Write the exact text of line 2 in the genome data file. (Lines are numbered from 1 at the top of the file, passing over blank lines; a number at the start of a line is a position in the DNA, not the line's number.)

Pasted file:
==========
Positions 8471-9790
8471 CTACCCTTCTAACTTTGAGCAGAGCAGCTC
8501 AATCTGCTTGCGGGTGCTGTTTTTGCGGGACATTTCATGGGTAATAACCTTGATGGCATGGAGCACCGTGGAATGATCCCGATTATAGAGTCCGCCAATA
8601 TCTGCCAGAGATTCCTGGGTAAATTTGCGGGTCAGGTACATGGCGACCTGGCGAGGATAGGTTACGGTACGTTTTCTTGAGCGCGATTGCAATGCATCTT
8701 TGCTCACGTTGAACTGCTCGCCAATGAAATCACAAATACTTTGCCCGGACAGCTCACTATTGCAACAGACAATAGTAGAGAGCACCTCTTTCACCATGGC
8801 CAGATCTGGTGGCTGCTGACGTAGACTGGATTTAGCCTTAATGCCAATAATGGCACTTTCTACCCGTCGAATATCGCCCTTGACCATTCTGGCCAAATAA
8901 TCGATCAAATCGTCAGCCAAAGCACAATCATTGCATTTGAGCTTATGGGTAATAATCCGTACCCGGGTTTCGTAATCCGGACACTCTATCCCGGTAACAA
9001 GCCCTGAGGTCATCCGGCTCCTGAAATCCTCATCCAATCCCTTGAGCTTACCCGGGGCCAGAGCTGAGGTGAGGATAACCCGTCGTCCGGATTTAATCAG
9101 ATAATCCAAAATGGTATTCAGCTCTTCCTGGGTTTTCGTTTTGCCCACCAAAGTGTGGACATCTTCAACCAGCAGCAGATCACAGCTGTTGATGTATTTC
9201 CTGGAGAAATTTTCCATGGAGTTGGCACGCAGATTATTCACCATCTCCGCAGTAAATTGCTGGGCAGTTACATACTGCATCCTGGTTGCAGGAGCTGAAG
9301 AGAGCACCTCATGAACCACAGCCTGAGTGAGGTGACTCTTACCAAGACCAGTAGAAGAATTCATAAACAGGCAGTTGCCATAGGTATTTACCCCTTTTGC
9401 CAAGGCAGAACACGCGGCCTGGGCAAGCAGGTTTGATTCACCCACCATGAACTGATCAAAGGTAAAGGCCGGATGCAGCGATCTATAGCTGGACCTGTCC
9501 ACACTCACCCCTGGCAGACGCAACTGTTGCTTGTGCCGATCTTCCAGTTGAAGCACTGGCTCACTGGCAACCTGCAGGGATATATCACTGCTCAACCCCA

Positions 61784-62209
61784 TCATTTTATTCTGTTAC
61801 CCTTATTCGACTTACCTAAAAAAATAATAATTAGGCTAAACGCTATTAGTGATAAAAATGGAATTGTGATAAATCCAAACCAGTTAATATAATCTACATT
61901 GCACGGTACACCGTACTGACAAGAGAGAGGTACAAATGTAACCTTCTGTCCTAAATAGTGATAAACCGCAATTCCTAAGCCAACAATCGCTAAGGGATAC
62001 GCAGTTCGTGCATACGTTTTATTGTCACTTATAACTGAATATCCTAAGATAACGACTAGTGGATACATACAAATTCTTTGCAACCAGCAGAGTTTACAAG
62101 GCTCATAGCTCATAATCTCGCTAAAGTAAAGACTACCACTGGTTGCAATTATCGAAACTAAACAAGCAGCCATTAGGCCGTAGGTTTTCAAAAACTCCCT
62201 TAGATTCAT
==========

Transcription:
8471 CTACCCTTCTAACTTTGAGCAGAGCAGCTC